In a similar way, we’ve known for decades that some nerve cells are sensitive to touch. But we needed Ardem Patapoutian and his lab members to figure out how those cells do their sensing. And again, it was a matter of figuring out how to look. Patapoutian started by identifying a touch-sensitive cell line through a painstaking process: He hooked cells up to equipment that could recognize their nerve impulses, then started poking the cells. Most cells, being sensitive to some other factor, wouldn’t respond. But eventually, Patapoutian identified a type of cell that shot off nerve impulses when poked.

This is where all the rejected cell lines became useful. The researchers built a complete list of genes active in the touch-sensitive cells, and they compared that list to ones generated from touch-insensitive cells. This comparison resulted in a list of 72 genes, any one of which could be the touch sensor. The researchers inactivated those genes one by one in the touch-sensitive cell line until they found the one that, when inactivated, eliminated the ability to detect touch.

The gene was nothing like what we’ve seen before. Many of the proteins that trigger or transmit nerve signals by allowing ions into or out of cells have six to 12 segments that pass through the cell membrane. Patapoutian found that the gene he was working on had 38 of these segments. These allowed the gene to spread the cell’s membrane into a curved bowl-shaped depression. Pressure nearby on the membrane would flatten the bowl out and open a channel that allows ions to flow into the cell.

The protein, which Patapoutian termed PIEZO1, has a close relative called PIEZO2. Combined, the proteins appear to be needed for touch sensitivity in vertebrates. (Oddly, organisms like flies and worms, which have nervous systems that share many features with those of vertebrates, don’t seem to have these genes.)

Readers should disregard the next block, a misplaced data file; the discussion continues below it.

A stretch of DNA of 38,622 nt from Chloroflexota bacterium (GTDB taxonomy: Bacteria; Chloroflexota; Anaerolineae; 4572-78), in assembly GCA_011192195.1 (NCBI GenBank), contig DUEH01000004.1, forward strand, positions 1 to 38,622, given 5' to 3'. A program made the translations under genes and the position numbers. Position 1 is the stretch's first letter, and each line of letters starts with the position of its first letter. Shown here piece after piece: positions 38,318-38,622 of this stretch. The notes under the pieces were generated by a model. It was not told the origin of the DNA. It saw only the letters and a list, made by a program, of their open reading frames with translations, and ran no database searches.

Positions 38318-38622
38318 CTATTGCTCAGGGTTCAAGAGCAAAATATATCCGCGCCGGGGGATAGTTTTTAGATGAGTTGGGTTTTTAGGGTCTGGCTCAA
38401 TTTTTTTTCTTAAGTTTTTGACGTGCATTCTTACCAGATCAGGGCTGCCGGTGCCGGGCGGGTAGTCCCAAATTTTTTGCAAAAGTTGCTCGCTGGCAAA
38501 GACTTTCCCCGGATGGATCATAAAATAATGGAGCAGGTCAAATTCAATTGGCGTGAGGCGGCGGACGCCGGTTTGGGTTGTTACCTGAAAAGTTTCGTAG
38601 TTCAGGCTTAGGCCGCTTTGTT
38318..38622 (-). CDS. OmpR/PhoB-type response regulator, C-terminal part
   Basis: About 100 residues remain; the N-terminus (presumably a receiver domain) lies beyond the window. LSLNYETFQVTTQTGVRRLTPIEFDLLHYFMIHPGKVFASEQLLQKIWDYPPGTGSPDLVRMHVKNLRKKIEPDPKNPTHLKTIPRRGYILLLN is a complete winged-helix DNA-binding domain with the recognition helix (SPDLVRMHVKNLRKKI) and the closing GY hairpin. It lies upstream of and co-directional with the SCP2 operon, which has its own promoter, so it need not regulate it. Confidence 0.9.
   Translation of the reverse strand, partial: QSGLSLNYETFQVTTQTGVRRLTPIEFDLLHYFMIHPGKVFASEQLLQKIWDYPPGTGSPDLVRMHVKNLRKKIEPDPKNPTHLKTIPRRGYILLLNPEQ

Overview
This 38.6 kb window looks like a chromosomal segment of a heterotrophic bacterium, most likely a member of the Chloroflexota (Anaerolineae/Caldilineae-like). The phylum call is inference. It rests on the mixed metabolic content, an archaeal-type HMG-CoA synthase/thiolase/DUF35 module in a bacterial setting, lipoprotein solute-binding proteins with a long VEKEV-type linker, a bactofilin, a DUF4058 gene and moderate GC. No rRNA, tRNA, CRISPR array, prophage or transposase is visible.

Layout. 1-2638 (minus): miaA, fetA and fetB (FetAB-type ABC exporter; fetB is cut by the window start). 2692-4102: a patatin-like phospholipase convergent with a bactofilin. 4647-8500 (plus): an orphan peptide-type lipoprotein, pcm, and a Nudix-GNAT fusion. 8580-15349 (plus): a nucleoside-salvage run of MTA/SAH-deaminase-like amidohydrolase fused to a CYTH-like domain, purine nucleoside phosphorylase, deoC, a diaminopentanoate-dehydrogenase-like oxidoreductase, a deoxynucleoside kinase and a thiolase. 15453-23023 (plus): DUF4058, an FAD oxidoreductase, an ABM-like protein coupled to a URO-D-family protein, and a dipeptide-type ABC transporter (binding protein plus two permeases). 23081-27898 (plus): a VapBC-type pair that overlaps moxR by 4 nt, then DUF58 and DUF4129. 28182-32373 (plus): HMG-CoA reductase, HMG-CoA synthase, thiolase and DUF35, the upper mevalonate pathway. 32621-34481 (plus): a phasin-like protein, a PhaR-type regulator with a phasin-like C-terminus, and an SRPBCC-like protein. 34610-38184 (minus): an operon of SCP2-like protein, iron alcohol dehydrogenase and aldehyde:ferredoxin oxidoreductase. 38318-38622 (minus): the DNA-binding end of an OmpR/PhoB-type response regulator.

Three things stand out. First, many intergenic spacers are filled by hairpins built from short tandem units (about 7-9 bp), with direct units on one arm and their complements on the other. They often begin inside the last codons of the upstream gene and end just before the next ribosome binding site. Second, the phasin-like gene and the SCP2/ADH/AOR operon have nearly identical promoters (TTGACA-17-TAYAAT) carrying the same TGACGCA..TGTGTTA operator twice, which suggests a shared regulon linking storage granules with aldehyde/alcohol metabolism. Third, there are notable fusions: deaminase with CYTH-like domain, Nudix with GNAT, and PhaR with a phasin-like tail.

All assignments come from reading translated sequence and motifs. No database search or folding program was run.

While temperature sensing was very complicated, the PIEZO picture was complex in the sense that sensing strain was involved in a lot of things other than touch. Mice that lack the PIEZO2 gene die shortly after birth because they lose the ability to determine how inflated their lungs are. If the gene is deleted later in life, the animals can experience blood pressure problems, bladder problems, and digestive issues, all because they can no longer determine the stresses on their internal organs.

In addition, PIEZO2 seems to be involved in proprioception, which is the ability to sense how our body parts are located and oriented without looking at them. Thus, on top of everything else, loss of the gene’s activity causes severe balance and movement problems.

Opening the door

There’s no question that Julius and Patapoutian led research efforts that provided major insights into our senses. But in this case, the honor may in part be recognizing how much came after their initial discovery. The research that developed around the TRPV and PIEZO discoveries is far too wide-ranging for any single lab to dominate it. The prize is also in an area of work—how does the body sense the world within and outside it?—that interests a lot of people.

Given those factors, we shouldn’t be surprised that many different labs built on the discoveries of these two researchers, and there are many papers on these topics that don’t involve either Julius or Patapoutian. That may be the critical measure of the importance of this work.

Listing image by PDB